Come August

September 6, 2022

I live in the Southeastern United States where I am graced by the witness of Ruby-throated hummingbirds.  Each March, the scouts (males) begin to arrive here, searching for hospitable courting and nesting grounds.  Around late April, early May, the females arrive, and I spend a good part of my summer keeping two hummingbird feeders clean and filled with fresh sugar water.  The tiny, mosaic birds delight as they dart past my windows, light in my flowers, and divebomb each other.  (How they ever mate is beyond me.)  I love to listen to them twitter to each other. I love the sound of the buzz when they zoom over my head.  I love when they hover in front of me, as if to say, “Thank you.”

Come August, I notice the males sipping the nectar more frequently and staying longer at the feeders, and I know their return trip is approaching.  Each year, these birds, weighing no more than a paper clip, make the autumn migration across the Eastern part of the country and down to southern Mexico where they winter before returning in the spring.  Most stay along the coastline of Texas as they fly south, but some of the more intrepid will fly the 600 miles across open waters over the Gulf of Mexico.  Come August, my heart turns melancholy.

First the males will depart, then, perhaps a month or so later, the females will follow as will the young birds, and the feeders will be empty.  I will take them down, wash them, and store them, my sign of faith in the birds’ return.  While I understand the persistence of instinct, I still marvel at the risks these most delicate of creatures take and wonder how many will perish along the way.  I look at my own life and consider what masses of land, what bodies of water, I have not dared to cross and what I have lost because I didn’t simply take the first step.

Come August, as the birds depart, the flowers that fed them die, and the leaves begin to turn and fall, I think about all the courage it takes to let go and to trust a leap (or even a few steps) of faith.  I pray that when the scouts return next March, they will find me on the other side. Blessings ~ Rosemary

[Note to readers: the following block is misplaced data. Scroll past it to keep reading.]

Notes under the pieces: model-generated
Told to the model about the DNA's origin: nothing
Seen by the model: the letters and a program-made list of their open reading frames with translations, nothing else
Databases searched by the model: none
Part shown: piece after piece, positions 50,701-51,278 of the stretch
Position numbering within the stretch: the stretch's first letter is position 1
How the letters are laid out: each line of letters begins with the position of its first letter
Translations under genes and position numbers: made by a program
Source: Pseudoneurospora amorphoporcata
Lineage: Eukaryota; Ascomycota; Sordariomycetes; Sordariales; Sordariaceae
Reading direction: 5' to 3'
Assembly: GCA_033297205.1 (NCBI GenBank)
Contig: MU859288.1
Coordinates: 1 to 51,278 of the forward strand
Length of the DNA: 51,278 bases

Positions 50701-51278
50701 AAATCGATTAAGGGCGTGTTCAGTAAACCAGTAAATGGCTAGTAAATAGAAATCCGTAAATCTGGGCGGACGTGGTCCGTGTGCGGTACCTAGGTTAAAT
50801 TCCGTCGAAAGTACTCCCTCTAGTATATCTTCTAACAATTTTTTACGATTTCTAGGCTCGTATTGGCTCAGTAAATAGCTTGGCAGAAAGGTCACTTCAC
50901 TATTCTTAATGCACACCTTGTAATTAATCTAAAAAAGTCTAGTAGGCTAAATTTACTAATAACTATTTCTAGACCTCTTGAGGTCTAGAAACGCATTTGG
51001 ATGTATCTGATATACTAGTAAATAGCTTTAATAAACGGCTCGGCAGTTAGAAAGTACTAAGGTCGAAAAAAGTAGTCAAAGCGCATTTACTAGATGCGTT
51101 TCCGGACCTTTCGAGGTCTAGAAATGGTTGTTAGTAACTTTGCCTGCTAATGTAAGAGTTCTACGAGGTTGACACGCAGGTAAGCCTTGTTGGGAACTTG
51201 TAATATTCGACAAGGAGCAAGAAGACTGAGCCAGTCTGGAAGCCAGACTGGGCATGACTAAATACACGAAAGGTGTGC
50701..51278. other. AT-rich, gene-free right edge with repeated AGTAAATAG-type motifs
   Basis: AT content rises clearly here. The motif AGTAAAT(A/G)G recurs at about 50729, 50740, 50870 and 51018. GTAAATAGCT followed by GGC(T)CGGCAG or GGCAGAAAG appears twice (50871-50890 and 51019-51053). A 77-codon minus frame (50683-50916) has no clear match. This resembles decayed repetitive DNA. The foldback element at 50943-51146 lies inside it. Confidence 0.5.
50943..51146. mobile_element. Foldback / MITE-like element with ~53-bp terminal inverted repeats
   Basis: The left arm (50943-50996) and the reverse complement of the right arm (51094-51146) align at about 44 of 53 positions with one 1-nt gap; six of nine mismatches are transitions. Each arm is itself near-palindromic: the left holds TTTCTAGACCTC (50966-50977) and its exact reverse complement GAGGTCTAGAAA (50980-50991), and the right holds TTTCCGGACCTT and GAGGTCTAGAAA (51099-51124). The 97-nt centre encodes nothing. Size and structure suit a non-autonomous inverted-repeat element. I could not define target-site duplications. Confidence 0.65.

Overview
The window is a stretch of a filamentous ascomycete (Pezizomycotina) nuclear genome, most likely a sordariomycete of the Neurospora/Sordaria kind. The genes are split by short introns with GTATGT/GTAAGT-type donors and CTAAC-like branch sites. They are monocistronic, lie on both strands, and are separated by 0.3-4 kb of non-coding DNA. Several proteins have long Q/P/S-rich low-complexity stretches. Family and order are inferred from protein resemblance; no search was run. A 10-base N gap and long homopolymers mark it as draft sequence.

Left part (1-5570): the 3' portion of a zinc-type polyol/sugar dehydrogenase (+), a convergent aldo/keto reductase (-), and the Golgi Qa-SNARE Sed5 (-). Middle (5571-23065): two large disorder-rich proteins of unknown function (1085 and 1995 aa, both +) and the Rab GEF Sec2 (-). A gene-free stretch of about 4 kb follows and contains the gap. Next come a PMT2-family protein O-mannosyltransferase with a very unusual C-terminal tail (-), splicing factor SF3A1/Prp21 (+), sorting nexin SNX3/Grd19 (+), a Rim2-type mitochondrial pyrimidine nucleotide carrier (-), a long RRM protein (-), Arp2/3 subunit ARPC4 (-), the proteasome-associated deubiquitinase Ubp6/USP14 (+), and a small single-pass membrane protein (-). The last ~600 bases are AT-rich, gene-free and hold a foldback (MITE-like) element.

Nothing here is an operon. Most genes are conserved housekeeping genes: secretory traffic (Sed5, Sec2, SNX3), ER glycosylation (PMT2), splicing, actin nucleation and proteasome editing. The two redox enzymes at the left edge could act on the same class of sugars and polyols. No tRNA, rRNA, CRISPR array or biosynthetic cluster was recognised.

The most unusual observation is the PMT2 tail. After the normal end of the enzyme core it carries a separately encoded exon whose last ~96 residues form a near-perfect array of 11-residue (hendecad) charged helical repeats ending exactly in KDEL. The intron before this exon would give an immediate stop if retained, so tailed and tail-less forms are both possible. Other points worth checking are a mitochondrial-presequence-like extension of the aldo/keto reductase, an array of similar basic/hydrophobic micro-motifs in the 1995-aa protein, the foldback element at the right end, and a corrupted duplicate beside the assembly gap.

Come August

Swathed in crimson & emerald, the hummingbird returns,
again, to feed, his delicate, cool tongue sipping
the nectar in preparation for his long journey
ahead. With just a turn of his head,
his glistening gorget changes from red to black
in the shifting light
before he buzzes away, to return in a few brief
moments.

The sun sets earlier now, the saffron verbena & purple torenia
beginning to fade while some early leaves
tinged in orange
are ready to carpet a path through the woods.
It is time for the hummingbird to leave, flying solitary
along the pathway mapped in memory
beside the Texas coastline or across the Gulf of Mexico,
flying solitary—male, female, young—low by day
to a winter home two thousand miles
away.

In just a few days, my window will be empty,
and I wonder. Where does the resolve to relinquish
come from, where the will to go forward,
to abandon all, to propel gossamer wings
into the wind
and turn?

© Rosemary McMahan

Photo credits: Turner Matthews, Decatur, AL USA

Sacred Cycles

New Hampshire woods, Fall 2021

Nov. 17, 2021